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Wenonah and paddling technique

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Sometimes while tripping I enjoy slow subtle quite one sided paddling. Sometimes while tripping you want to make miles/kilometers and sit and switch with balance is precise, efficient, and fast. As has been said Sit and Switch or any stroke is just one of the repertoire of paddle strokes and when mastered they are mindless and come naturally.
 
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Agree that Westwood didn't develop this stroke technique.

I don't know when Foster started teaching this for whitewater, but John Berry showed me how to control his ME, a real banana canoe, with a carve balancing stroke in 1983, and I'm sure he'd been using it for decades in his open and closed canoes. He called it something like "generating a bow sidewash."

Charlie Wilson taught courses on the inside circle (carve balancing) forward stroke at flat water freestyle symposia in the 2000's. Don't know about his instructionals before that, but I'm sure he knew the stroke much earlier. It naturally comes to many paddlers who experiment with heeling and bow stroking dedicated solo canoes from a central seating position, which allows the most efficient use of on-side and off-side bow quarter strokes.

In a flat water touring canoe, you will not have the dramatic turning effects you see from the highly rockered whitewater canoes in the video, which is quite good except for the confusing (to me) terminology. In all four of my solo flat water canoes, I get a better carve by heeling to the outside of the turn, rather than the inside as with a highly rockered whitewater hull—although I can get a decent inside carve in my composite Wildfire.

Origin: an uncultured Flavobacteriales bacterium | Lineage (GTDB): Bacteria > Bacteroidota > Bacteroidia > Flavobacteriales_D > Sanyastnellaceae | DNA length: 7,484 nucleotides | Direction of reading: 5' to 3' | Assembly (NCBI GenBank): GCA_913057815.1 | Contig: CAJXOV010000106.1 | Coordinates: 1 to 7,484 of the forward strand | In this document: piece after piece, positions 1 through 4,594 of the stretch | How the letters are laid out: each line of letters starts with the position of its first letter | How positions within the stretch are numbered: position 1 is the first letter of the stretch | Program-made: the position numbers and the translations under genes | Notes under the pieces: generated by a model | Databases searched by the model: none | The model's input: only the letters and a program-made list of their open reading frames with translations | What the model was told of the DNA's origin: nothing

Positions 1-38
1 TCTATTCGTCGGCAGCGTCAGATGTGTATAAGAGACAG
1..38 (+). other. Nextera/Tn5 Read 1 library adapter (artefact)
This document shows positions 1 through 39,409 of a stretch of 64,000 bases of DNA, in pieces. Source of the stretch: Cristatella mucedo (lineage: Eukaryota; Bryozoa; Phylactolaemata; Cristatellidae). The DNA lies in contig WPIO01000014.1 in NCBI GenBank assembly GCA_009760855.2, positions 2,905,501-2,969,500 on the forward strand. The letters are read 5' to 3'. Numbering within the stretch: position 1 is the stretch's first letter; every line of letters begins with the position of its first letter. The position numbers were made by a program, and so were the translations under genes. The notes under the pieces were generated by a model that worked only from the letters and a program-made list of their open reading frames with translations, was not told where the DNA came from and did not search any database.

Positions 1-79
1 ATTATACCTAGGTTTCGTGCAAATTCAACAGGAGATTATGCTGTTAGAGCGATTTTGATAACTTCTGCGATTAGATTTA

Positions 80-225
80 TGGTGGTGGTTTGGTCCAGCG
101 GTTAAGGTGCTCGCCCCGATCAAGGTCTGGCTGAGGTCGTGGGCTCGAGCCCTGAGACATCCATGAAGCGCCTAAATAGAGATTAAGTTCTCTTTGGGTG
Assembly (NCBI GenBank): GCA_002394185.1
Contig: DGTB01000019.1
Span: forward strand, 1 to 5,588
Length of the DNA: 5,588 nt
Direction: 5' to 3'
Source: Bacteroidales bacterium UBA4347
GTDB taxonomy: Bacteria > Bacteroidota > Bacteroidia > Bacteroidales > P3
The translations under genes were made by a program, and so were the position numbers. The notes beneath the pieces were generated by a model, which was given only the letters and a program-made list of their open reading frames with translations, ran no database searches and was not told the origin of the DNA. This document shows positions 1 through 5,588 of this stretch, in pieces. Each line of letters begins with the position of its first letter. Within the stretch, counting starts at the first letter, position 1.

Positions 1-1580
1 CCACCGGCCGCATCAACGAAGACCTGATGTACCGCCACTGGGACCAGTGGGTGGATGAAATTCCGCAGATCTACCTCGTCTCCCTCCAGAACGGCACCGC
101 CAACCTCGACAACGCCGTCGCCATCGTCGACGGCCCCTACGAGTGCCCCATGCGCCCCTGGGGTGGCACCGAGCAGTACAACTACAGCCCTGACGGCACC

I was a member of a small whitewater clinic Tom Foster taught at his Outdoor Center of New England on the Miller's Falls river in the early 1990s. At that time circle carving was the central tenet of his instructional curriculum. Well before thatI had purchased a VHS video Tom had produced years before titled "Whitewater Bound" in which he described the technique at length. I recall an article that Tom wrote in "Canoe" magazine (yes it used to be called that) titled something like "The shortest distance between two points is a circle". I am guessing that was around 1990, perhaps earlier. I am quite certain that Tom Foster was teaching this concept no later than the late 1980s.

I suspect that circle carving is a technique that individuals had employed for a very long time here and there. It was one of those techniques along with the Canadian stroke that I felt I had "discovered" by accident well before I had ever heard about them in a video or read about them in an article.
 
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I had a Wenonah Odyssey that loved to go straight. It was turning that was a challenge.
I ordered a Wenonah Spirit II once from the factory. It arrived by freight and looked terrible so I sent it back.
Mike C has some interesting ideas about canoe design. I have talked with him a few times.
 
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I do that…just never knew there was a term for it.
 
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I had a Wenonah Odyssey that loved to go straight. It was turning that was a challenge.
I ordered a Wenonah Spirit II once from the factory. It arrived by freight and looked terrible so I sent it back.
Mike C has some interesting ideas about canoe design. I have talked with him a few times.
Actually heeled over the thing will spin like a top. It wasn't our first choice but we had nothing else available to teach FreeStyle at an event. I can't remember why we had the Odyssey with us but we did. We were teaching tandem . We managed to do 180s with it heeled over a bit and actually aside from its large surface area exposed to any wind it does wonderful Canadian Style.
The Odyssey had considerable "side rocker" and did not have that darned widest at the waterline feature so it was a friendly boat to heel.. Not so much at all the Argosy.. try to heel that puppy to the rail and a swim was a second away.